“A Sweetness in This Sense”: On X. J. Kennedy’s “That Swing: Poems, 2008–2016”

But consider the serious humor of Kennedy’s “Lonesome George,” devoted to a giant tortoise, the last of its species, kept in a pen at the Charles Darwin Research Station in the Galápagos Islands:
No mate for him exists. Far oftener, a poem suggests its rhymes,
Grants me a word with which a word might mate,
A seed to plant and carefully cultivate. Lonesome George, like his author, persists in doing what he does best, and without self-pity. The Oxford English Dictionary cites Ellington’s title and defines swing in words appropriate to Kennedy’s practice as a poet: “a flowing but strongly compelling rhythm.” An unapologetic formalist and swinger, Kennedy turns 88 later this year and straddles, as always, the uncertain boundary between light verse and — well, poetry. In The Bestiary, or Procession of Orpheus (2011), his translation from the French of Apollinaire’s animal poems, Kennedy forges a poetic link in “Tortoise”: “Beasts go by in time to my songs, / To the sound of my tortoise’s pace.” In his note to the poem, Kennedy tells us “the first poet’s lyre, given him by Mercury, was said to have been fashioned from a tortoise’s shell.” The poet finds analogues to verse and song even among extinct reptiles. Hard work runs head-first up against resistance,
For who can will a poem into existence? In “Disabled Music,” Kennedy describes a broken clock that produces birdcalls at the wrong hours, and slips in a nice tribute to the poetic arts: “Who’d not respect / A song delivered in adversity?” “On a Young Man’s Remaining an Undergraduate for Twelve Years” is a blunt satire of the academy: “After conducting an investigation, / Two deans resigned, to do just what he did. There’s nothing ha-ha funny about it, but the premise is worthy of Buster Keaton. The first poem in That Swing is “Lonesome George.” The last is “At Eighty”:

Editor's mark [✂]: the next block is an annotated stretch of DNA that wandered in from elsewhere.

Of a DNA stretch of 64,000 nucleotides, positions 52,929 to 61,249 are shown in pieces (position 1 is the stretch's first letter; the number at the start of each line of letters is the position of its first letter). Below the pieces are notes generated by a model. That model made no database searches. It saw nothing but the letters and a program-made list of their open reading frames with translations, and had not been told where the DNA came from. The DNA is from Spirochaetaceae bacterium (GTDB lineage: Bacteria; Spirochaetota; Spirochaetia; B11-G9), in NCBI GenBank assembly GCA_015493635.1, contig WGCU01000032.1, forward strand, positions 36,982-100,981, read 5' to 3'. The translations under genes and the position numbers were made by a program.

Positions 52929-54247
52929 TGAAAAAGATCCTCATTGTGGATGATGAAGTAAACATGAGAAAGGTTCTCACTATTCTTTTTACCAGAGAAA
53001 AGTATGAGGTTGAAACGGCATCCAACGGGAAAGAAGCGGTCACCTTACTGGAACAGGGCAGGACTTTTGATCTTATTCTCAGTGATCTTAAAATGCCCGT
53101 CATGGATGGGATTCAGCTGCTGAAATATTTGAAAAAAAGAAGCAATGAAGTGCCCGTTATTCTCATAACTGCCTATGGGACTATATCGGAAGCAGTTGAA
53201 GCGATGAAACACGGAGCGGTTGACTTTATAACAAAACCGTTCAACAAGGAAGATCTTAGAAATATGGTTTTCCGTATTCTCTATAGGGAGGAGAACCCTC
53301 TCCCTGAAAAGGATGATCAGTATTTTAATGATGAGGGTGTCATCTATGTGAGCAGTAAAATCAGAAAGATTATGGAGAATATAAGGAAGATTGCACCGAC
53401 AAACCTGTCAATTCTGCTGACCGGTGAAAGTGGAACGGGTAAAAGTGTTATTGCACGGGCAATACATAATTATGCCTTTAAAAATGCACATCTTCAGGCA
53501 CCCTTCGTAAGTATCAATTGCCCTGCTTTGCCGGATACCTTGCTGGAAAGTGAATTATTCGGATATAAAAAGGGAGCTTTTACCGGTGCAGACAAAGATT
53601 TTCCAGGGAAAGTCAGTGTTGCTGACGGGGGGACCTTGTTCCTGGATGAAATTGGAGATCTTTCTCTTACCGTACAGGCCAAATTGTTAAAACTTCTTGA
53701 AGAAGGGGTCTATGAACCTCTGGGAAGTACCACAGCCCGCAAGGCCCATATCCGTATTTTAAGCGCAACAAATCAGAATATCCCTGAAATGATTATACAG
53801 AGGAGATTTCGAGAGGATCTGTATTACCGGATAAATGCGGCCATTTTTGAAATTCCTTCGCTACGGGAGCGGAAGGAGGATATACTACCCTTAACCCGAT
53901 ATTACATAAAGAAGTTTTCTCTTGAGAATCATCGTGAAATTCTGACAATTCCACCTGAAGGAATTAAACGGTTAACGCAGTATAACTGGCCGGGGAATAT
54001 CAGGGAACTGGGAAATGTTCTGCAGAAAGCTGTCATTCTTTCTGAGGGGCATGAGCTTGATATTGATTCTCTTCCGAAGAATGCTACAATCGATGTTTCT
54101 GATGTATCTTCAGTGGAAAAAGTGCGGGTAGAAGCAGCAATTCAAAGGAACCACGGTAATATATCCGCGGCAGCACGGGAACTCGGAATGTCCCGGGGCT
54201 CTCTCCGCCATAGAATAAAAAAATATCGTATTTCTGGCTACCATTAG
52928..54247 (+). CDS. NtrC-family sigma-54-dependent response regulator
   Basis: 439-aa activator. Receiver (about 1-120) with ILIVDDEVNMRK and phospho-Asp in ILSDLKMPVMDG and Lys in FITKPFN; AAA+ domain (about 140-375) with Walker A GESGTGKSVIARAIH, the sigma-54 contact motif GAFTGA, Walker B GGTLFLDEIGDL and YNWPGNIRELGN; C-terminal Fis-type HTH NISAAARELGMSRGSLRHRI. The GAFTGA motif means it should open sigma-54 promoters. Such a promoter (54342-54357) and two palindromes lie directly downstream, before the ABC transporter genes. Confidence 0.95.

We go on drawing close as we resist
The sneak attacks of wily wear and tear. His first collection, published 56 years ago, included a poem titled “On a Child Who Lived One Minute,” in which he rejects the “Lycidas” impulse: “Oh, let us do away with elegiac / Drivel! The suggestiveness of rhyme contributes to a species of spontaneity. Best of the French adaptations is “Sea Breeze,” Kennedy’s version of Stéphane Mallarmé’s “Brise Marine,” in which he renders the concluding line, “Mais, ô mon coeur, entends le chant des matelots!”, as “But oh, hear the songs the sailors sing you, heart!” Kennedy maintains Mallarmé’s rhyme scheme and never stops singing. After all, we know Revere’s name and not Prescott’s because of “Paul Revere’s Ride.” As Kennedy puts it, with a nod to Ella Fitzgerald: “Longfellow didn’t write, of course, ‘A tisket, / A tasket—listen up, kids, and you’ll hear / Of the midnight ride of Doctor Samuel Prescott.’”
If That Swing has a unifying theme, apart from sheer linguistic exuberance, it may be the imminence of mortality, long a Kennedy concern. In Kennedy’s hands, rhyme is almost sexual: “Grant me a word with which a word might mate, / A seed to plant and carefully cultivate.”
Born Joseph Charles Kennedy, the poet assumed his anonymous-sounding pseudonym to distinguish himself from the former president’s father. You have to wait with patience and believe,
Camp by your keyboard, ready to receive,
Letting no option prematurely shut. Kennedy’s versions are far from literal but do no dishonor to the originals. Is this funny? As Auden puts it in “Letter to Lord Byron,” “Light verse, poor girl, is under a sad weather. Is this light verse? None, in the French, is light verse.      Last one of his subspecies,
he solemnly persists
     in turning into feces
eelgrass brown and dry,
     spine-sprinkled cactus leaves. In a note to the poem, Kennedy, who visited George in 2011, delivers the punch line: “In June 2012, a few days after this poem appeared in a magazine, George died, leaving no progeny.” Light verse isn’t always a laughing matter. This poem, too, is about poetry. Comrades in dissolution, we behold
The hesitant sunlight ray by ray advance
And lashes of hard rain and sharp-toothed cold
Wreak havoc on our newly planted plants. He published his first collection, Nude Descending a Staircase, in 1961, and since then has come out with more than 25 books of poetry for adults and children, as well as textbooks and translations from the French. ten times? Straining to gulp a fly,
     dejectedly retrieves